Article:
The Aisle Seat - Movie Reviews by Mike McGranaghan
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THE AISLE SEAT - by Mike McGranaghan


Captain America: Civil War

One of the common criticisms of superhero movies is that they often end with gigantic battles that leave buildings crumbled and cities torn apart. While the bad guy may be defeated, the films never address collateral damage. Surely with all that destruction, some innocent people are impacted. Captain America: Civil War finally incorporates that issue, using it as a springboard for a compelling story about beloved heroes in conflict.

After an overseas mission accidentally leaves several innocent people dead or injured, the Avengers are asked to sign an accord with the United Nations forbidding them from intervening in world events without permission. Iron Man (Robert Downey, Jr.) -- who wasn't involved in this particular mission but feels some pangs of guilt about a previous one -- is all for it. He believes a few checks and balances can't hurt. Captain America (Chris Evans) is opposed, stating that they need to be able to act autonomously to best keep the world safe.

Tension between them escalates after the Winter Soldier, a.k.a. Bucky Barnes (Sebastian Stan), is framed for committing a terrorist act. Cap wants to help his old friend. Iron Man believes the best way to do so is to turn him over to the authorities. Before long, the two are drawing up teams. Iron Man recruits Black Widow (Scarlett Johansson) and a young kid named Peter Parker (Tom Holland), who goes by the alias of Spider-Man. Cap, meanwhile, calls upon Falcon (Anthony Mackie) and Ant-Man (Paul Rudd). Also taking sides are War Machine (Don Cheadle), Scarlet Witch (Elizabeth Olsen), and Hawkeye (Jeremy Renner). Yet another hero, Black Panther (Chadwick Boseman), stumbles into the melee, too. He has his own personal reasons for wanting to apprehend Bucky.

Civil War is a whole lot of fun because it plays off the affection audiences have developed for these characters over the course of many films. You can't pick a side, because they're all trying to do what's right. Even better, the heroes show respect for one another, even when in combat. They express concern for each other's well-being, follow rules of engagement, and never lose sight of the fact that they are friends in the long run, even if they are forced by circumstance to be foes temporarily. This approach takes the film far beyond the realm of being just another superhero action movie. It provides genuine human drama that keeps you fully engaged throughout the 146-minute running time. Sometimes friends fight, but it doesn't mean that the love between them isn't still there. Civil War compellingly emphasizes that idea, which puts a fresh spin on things.

The highlight of the film is an extended fight sequence on an airport tarmac, where all the different characters use their individual abilities to square off. There is enormous pleasure to be derived from watching them use their powers in an adversarial way, rather than in sync as they typically do. The way the scene is staged provides one thrill after another, punctuated by moments of humor and humanity. But it also works because the screenplay by Christopher Markus and Stephen McFeely very carefully sets up the dynamic between Captain America and Iron Man so that their dueling ideologies are fully fleshed out. (That's something 2016's other picture about feuding superheroes, the muddled and confused Batman v Superman, could never figure out how to achieve.) Consequently, the story progresses in a satisfying, heartfelt manner. They aren't just fighting because someone thought it would be cool to see beloved superheroes fight; they're fighting because there is a carefully-constructed story requiring them to.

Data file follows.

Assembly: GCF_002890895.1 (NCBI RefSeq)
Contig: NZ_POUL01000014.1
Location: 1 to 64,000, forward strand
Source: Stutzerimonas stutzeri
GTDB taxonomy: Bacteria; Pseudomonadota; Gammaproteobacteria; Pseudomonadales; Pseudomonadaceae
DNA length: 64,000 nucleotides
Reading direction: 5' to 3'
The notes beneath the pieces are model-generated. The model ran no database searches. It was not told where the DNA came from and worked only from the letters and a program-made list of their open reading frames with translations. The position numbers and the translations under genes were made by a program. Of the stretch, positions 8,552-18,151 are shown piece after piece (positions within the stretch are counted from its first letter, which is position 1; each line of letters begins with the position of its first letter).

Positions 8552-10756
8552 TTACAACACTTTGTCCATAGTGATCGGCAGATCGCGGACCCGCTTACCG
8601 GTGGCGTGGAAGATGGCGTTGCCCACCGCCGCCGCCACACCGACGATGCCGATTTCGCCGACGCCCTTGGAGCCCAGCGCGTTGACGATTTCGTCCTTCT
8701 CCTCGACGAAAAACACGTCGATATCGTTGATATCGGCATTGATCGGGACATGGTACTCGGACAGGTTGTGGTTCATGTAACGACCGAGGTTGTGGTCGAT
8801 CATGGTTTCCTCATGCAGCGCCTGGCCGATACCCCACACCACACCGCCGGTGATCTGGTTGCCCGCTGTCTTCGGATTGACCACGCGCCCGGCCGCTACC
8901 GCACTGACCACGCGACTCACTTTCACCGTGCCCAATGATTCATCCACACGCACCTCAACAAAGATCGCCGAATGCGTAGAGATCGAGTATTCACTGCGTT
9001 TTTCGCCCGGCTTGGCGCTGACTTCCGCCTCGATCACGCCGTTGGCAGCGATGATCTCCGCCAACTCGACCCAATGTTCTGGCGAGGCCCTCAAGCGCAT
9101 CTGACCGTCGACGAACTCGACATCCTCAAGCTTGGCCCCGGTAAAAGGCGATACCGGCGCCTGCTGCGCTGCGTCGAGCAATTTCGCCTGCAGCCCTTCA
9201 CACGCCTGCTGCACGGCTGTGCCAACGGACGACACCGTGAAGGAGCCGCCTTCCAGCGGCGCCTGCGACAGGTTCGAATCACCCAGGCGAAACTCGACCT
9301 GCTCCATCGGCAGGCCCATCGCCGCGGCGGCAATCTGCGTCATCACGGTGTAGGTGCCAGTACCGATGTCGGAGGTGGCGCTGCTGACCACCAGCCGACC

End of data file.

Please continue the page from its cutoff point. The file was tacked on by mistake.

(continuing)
Evans and Downey, Jr. are solid as always, but the real MVPs here are the new players. Paul Rudd makes his first appearance as an Avenger after starring in last summer's clever Ant-Man. He brings the same cheerfully goofy humor to this film. Chadwick Boseman delivers nice intensity as Black Panther, providing a sense of moral ambiguity that impacts the plot in important ways. It will be interesting to see where his character goes from here. Tom Holland (The Impossible) makes a stunning debut as the new Spider-Man. His casting and performance are so spot-on that it no longer seems like a bad idea to reboot the entire Spider-Man franchise. It is in very good hands with this young actor.

Stylishly directed by Anthony and Joe Russo (Captain America: The Winter Soldier), Civil War avoids the pace-killing set-ups for future installments that frequently intruded on previous entries in the Marvel Cinematic Universe. (See Avengers: Age of Ultron for a prime example of that flaw.) It introduces new characters and plot elements much more organically, making us excited for them rather than feeling like the plot is just “doing business.” That allows Civil War to simply entertain as a superhero movie should.

Exciting and ingeniously conceived, this is Marvel working at the top of its cinematic game.

( 1/2 out of four)

Captain America: Civil War is rated PG-13 for extended sequences of violence, action and mayhem. The running time is 2 hours and 27 minutes.

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